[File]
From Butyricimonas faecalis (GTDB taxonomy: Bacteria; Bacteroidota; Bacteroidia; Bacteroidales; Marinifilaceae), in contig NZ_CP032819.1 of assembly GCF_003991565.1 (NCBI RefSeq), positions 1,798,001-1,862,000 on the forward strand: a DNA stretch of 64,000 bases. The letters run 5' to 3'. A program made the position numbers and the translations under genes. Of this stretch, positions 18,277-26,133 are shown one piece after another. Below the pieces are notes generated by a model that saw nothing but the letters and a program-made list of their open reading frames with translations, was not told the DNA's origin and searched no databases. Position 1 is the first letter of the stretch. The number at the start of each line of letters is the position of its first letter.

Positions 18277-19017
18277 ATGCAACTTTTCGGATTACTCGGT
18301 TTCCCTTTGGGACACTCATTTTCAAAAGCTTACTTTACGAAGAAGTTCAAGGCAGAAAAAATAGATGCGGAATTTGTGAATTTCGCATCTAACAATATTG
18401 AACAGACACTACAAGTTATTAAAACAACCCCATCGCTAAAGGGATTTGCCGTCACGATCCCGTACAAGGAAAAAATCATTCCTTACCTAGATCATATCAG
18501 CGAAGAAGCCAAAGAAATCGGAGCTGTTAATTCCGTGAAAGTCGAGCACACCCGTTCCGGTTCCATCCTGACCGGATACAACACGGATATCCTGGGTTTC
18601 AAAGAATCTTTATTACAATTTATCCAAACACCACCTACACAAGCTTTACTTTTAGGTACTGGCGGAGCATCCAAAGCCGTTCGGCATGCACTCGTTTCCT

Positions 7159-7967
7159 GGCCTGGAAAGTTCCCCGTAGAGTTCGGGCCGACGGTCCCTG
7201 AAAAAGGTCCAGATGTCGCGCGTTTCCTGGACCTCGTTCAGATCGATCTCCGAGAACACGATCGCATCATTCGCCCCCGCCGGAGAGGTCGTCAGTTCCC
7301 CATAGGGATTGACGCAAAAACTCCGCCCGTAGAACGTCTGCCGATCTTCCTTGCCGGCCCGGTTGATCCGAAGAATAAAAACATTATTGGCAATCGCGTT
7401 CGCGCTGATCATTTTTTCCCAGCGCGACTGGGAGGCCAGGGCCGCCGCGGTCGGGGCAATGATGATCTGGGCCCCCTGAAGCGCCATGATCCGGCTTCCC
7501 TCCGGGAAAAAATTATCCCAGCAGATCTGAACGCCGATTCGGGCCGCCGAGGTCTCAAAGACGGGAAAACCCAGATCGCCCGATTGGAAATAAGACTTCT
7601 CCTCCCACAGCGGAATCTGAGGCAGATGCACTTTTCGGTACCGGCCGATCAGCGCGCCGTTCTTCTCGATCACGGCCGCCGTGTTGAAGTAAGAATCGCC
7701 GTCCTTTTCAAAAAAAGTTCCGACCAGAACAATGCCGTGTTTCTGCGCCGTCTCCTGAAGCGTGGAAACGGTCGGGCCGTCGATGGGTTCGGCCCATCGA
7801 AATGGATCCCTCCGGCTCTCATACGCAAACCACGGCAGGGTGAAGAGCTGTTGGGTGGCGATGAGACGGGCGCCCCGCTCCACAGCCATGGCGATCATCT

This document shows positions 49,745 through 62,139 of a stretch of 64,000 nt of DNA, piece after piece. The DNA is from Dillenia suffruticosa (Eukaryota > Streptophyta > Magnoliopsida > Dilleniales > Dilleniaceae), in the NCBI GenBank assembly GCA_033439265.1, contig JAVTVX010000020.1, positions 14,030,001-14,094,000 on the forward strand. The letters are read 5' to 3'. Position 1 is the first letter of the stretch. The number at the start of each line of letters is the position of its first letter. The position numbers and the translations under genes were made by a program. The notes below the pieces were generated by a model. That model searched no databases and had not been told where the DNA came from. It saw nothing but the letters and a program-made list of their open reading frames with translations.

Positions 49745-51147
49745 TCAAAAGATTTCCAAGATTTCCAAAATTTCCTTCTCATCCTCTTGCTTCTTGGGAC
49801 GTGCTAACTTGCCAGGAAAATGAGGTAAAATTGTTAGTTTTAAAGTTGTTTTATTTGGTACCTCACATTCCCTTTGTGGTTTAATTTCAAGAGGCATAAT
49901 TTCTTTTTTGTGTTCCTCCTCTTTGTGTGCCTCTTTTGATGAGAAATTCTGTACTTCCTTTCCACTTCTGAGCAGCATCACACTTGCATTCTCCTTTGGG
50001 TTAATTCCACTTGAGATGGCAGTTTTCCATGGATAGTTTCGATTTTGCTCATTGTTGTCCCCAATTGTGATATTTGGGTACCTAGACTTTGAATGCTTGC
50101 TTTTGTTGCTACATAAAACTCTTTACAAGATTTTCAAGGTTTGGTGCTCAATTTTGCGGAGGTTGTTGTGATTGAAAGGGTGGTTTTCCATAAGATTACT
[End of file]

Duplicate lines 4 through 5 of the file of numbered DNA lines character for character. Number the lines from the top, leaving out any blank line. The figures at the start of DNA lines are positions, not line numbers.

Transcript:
18301 TTCCCTTTGGGACACTCATTTTCAAAAGCTTACTTTACGAAGAAGTTCAAGGCAGAAAAAATAGATGCGGAATTTGTGAATTTCGCATCTAACAATATTG
18401 AACAGACACTACAAGTTATTAAAACAACCCCATCGCTAAAGGGATTTGCCGTCACGATCCCGTACAAGGAAAAAATCATTCCTTACCTAGATCATATCAG